The first artificial photosynthesis device with commercial potential has been developed by Juelich researchers

Artificial photosynthesis almost ready for market

German researchers have developed what they claim is the first artificial photosynthesis hydrogen generator to be compact and of a reasonable size for practical applications. 

The device, described in the journal Nature Communications, is 64cm square in size and splits water into hydrogen and oxygen with 3.9 per cent efficiency. That is actually 2.9 per cent more than what natural photosynthesis achieves.

"Naturally this is only the first draft for a complete facility,” said Bugra Turan from the Forschungszentrum Juelich, who developed the technology together with his colleague Jan-Philipp Becker. “There's still plenty of room for improvement."

The device is made entirely from low-cost and readily available materials. It consists of several solar cells connected to each other by a special laser technique. "This series connection means that each unit reaches the voltage of 1.8V necessary for hydrogen production," explained Becker. "This method permits greater efficiency in contrast to the concepts usually applied in laboratory experiments for scaling up."

By combining a larger number of such units, researchers in future could build an entire artificial photosynthesis energy-generating facility.

"To date, photoelectrochemical water splitting has only ever been tested on a laboratory scale," Turan said. "The individual components and materials have been improved, but nobody has actually tried to achieve a real application."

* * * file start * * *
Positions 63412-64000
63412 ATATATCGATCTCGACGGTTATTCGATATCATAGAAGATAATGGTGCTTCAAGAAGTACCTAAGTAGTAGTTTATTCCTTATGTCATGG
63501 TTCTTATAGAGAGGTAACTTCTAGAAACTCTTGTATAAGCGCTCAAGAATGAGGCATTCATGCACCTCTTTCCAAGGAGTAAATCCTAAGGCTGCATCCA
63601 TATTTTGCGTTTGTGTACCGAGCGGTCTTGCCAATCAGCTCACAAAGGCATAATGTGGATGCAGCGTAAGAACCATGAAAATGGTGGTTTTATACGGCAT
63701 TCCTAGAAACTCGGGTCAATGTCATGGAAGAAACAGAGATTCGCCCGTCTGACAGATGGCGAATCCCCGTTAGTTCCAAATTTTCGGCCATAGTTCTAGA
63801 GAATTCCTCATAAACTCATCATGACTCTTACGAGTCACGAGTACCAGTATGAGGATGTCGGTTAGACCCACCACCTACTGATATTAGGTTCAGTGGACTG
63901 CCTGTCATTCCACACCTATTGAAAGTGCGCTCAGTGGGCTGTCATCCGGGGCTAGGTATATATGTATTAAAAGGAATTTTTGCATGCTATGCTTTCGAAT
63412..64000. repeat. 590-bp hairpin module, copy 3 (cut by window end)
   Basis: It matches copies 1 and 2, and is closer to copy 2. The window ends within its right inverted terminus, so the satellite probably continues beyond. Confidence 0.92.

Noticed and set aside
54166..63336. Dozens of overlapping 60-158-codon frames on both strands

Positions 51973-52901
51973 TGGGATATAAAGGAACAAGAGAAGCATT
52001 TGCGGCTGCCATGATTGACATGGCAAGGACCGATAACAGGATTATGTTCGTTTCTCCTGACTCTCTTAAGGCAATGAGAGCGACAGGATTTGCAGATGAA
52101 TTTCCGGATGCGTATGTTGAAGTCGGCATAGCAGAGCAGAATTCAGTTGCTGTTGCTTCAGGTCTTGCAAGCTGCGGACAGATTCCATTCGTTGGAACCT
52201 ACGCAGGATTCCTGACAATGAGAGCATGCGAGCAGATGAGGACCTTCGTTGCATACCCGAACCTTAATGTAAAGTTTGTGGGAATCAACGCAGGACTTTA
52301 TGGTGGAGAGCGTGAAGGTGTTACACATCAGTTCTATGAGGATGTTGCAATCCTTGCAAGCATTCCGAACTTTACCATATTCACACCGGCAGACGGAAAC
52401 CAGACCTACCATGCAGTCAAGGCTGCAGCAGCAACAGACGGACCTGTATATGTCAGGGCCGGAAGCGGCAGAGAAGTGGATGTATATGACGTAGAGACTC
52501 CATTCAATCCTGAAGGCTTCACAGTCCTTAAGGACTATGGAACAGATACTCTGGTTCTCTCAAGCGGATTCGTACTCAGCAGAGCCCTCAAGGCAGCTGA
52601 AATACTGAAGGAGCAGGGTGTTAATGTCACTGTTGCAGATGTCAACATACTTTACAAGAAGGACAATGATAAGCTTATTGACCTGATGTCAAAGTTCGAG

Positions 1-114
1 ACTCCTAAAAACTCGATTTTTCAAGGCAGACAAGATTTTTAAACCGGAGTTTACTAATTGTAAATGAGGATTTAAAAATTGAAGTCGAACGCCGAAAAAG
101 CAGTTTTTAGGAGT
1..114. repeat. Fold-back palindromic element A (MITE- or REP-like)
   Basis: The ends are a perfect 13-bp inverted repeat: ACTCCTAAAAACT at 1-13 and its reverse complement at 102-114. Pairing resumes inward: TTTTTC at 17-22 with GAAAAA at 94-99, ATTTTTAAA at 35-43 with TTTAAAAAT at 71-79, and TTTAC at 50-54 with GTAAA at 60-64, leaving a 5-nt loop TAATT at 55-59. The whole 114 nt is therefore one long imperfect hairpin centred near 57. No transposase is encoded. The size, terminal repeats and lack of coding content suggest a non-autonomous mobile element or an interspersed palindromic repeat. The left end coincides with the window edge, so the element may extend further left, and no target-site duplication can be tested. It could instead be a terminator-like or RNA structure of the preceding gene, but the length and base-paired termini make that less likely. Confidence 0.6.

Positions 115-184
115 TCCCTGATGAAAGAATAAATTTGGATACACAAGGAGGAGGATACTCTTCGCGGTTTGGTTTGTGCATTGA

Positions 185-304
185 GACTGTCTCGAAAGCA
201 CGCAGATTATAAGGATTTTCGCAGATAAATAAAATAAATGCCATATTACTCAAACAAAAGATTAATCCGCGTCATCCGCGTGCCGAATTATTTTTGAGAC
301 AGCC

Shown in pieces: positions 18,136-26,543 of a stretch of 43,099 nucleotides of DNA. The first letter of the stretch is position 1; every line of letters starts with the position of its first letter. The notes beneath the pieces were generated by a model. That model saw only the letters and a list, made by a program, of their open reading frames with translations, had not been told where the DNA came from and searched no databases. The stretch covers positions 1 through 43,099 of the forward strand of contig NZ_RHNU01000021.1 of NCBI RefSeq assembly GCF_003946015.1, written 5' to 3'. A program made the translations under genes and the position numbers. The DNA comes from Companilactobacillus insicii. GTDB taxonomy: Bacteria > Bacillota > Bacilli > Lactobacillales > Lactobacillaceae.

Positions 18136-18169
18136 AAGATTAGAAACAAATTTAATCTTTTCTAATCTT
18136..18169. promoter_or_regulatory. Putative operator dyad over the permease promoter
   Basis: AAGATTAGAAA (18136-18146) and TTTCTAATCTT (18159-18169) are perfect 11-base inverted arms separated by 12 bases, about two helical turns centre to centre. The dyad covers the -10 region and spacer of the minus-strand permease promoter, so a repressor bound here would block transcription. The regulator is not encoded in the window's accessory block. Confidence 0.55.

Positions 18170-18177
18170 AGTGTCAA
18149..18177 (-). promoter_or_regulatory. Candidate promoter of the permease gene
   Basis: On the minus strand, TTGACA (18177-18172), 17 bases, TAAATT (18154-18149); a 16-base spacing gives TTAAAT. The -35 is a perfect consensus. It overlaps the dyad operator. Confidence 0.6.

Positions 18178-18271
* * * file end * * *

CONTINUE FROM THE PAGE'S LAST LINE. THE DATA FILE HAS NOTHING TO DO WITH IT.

The researchers hope to increase the efficiency of the technology to 10 per cent. After that, they will work towards launching the technology commercially. Currently, the device is built using conventional solar cells but the researchers are already looking into the possibility to use novel perovskite cells, which could improve efficiency up to 14 per cent.

"This is one of the big advantages of the new design, which enables the two main components to be optimised separately: the photovoltaic part that produces electricity from solar energy and the electrochemical part that uses this electricity for water splitting," said Becker.

Photosynthesis-inspired technologies could help solve the problem of renewable intermittency in future. The rise of renewable power generation technologies such as wind and solar is putting strain on electricity grids. Storage technologies are needed to help the grids handle the sometimes excessive electricity generation.

Using solar power to split water into hydrogen and oxygen could help solve this problem in future as hydrogen is another source of clean energy that could be used whenever needed.

This process was first investigated in the 1970s, but has only begun to attract increasing attention in recent years.

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